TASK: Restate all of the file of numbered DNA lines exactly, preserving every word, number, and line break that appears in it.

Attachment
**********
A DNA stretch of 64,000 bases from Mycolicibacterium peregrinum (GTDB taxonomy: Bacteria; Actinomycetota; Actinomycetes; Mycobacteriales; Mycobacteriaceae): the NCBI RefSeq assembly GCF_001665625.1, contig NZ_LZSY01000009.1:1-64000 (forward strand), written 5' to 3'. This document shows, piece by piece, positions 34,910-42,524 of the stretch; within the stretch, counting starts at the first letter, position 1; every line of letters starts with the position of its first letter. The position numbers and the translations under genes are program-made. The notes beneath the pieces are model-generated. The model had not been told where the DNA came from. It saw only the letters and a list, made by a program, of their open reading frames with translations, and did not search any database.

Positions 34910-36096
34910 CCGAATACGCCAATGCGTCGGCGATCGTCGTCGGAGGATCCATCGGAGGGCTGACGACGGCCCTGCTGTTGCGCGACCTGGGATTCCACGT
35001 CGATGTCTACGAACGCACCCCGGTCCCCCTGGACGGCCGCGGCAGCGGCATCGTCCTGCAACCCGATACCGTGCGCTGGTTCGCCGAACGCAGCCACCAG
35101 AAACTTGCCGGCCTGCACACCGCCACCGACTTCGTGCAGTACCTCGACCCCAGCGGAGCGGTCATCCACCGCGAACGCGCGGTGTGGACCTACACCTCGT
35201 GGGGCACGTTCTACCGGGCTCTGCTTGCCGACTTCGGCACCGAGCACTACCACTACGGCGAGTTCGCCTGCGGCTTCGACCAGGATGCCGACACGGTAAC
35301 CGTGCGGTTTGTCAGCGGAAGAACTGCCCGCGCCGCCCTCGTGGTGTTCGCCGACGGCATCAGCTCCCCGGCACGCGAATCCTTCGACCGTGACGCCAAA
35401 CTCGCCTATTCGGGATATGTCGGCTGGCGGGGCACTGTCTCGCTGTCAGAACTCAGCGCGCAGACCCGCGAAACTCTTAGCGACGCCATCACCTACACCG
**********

A DNA stretch of 64,000 bases from Mycolicibacterium peregrinum (GTDB taxonomy: Bacteria; Actinomycetota; Actinomycetes; Mycobacteriales; Mycobacteriaceae): the NCBI RefSeq assembly GCF_001665625.1, contig NZ_LZSY01000009.1:1-64000 (forward strand), written 5' to 3'. This document shows, piece by piece, positions 34,910-42,524 of the stretch; within the stretch, counting starts at the first letter, position 1; every line of letters starts with the position of its first letter. The position numbers and the translations under genes are program-made. The notes beneath the pieces are model-generated. The model had not been told where the DNA came from. It saw only the letters and a list, made by a program, of their open reading frames with translations, and did not search any database.

Positions 34910-36096
34910 CCGAATACGCCAATGCGTCGGCGATCGTCGTCGGAGGATCCATCGGAGGGCTGACGACGGCCCTGCTGTTGCGCGACCTGGGATTCCACGT
35001 CGATGTCTACGAACGCACCCCGGTCCCCCTGGACGGCCGCGGCAGCGGCATCGTCCTGCAACCCGATACCGTGCGCTGGTTCGCCGAACGCAGCCACCAG
35101 AAACTTGCCGGCCTGCACACCGCCACCGACTTCGTGCAGTACCTCGACCCCAGCGGAGCGGTCATCCACCGCGAACGCGCGGTGTGGACCTACACCTCGT
35201 GGGGCACGTTCTACCGGGCTCTGCTTGCCGACTTCGGCACCGAGCACTACCACTACGGCGAGTTCGCCTGCGGCTTCGACCAGGATGCCGACACGGTAAC
35301 CGTGCGGTTTGTCAGCGGAAGAACTGCCCGCGCCGCCCTCGTGGTGTTCGCCGACGGCATCAGCTCCCCGGCACGCGAATCCTTCGACCGTGACGCCAAA
35401 CTCGCCTATTCGGGATATGTCGGCTGGCGGGGCACTGTCTCGCTGTCAGAACTCAGCGCGCAGACCCGCGAAACTCTTAGCGACGCCATCACCTACACCG